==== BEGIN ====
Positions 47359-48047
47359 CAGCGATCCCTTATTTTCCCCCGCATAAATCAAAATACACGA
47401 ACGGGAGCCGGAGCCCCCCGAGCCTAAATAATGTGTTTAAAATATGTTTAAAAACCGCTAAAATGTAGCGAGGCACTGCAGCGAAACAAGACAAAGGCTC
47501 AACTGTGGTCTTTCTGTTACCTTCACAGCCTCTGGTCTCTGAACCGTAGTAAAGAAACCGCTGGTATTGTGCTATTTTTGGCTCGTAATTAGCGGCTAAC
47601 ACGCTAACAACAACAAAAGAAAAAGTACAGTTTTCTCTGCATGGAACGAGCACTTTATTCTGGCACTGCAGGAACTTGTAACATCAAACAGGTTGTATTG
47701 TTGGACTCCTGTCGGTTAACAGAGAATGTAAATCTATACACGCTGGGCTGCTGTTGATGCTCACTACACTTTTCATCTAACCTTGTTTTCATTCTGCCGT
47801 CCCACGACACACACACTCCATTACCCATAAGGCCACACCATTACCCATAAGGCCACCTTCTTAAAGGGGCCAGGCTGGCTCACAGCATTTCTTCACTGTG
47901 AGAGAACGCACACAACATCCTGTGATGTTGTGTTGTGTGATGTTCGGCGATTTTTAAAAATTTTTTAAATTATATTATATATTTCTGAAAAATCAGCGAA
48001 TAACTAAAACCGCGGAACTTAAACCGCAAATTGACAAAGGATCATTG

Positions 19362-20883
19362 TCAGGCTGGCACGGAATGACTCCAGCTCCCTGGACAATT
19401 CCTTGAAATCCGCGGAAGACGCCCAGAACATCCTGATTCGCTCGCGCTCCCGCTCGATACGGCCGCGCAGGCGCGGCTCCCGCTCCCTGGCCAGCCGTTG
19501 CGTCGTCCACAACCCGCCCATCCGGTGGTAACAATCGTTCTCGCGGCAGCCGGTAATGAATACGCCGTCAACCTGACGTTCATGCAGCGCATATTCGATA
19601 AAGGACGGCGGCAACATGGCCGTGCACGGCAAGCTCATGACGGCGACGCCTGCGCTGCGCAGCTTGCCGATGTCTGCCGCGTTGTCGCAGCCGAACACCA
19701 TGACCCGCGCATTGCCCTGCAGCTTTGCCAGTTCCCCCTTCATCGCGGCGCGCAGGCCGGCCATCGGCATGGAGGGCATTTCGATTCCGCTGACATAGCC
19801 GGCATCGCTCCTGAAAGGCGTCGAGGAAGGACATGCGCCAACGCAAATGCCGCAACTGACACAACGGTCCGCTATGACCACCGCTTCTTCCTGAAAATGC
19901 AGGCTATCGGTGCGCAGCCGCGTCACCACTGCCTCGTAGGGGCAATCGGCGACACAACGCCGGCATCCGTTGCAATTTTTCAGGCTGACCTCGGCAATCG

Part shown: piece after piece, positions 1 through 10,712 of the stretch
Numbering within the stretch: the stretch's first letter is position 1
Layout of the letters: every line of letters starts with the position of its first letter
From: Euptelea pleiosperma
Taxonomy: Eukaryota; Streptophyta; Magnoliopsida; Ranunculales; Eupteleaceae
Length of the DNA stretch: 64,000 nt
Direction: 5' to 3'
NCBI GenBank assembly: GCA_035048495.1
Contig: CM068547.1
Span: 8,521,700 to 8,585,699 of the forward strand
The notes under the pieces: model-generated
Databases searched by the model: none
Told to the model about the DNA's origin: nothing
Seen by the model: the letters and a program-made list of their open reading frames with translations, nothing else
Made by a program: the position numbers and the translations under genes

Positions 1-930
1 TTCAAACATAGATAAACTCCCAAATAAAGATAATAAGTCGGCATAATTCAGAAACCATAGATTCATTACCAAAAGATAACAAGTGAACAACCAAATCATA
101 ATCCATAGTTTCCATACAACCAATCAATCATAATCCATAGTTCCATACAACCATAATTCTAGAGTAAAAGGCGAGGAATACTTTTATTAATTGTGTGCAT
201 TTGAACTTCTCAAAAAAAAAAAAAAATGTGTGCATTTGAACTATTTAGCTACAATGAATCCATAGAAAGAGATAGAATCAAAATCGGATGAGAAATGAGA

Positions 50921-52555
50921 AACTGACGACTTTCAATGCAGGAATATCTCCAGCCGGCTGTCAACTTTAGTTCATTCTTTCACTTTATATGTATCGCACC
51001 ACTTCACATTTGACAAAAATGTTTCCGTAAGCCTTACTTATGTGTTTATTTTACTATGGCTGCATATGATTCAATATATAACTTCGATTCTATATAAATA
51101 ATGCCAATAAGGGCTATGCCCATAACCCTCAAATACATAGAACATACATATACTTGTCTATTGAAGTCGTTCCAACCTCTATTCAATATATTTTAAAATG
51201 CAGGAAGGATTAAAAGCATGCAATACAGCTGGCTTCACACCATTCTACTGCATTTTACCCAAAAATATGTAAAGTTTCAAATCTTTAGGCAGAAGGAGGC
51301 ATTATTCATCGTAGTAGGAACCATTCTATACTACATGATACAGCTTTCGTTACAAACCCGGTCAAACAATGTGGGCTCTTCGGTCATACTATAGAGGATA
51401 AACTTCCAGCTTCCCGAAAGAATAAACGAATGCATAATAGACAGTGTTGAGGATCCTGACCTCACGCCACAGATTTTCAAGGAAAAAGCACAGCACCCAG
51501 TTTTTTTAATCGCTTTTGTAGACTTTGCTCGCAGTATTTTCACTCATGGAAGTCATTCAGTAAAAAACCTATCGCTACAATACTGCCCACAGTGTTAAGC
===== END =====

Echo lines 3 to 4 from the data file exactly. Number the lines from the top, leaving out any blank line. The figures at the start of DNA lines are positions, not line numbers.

47401 ACGGGAGCCGGAGCCCCCCGAGCCTAAATAATGTGTTTAAAATATGTTTAAAAACCGCTAAAATGTAGCGAGGCACTGCAGCGAAACAAGACAAAGGCTC
47501 AACTGTGGTCTTTCTGTTACCTTCACAGCCTCTGGTCTCTGAACCGTAGTAAAGAAACCGCTGGTATTGTGCTATTTTTGGCTCGTAATTAGCGGCTAAC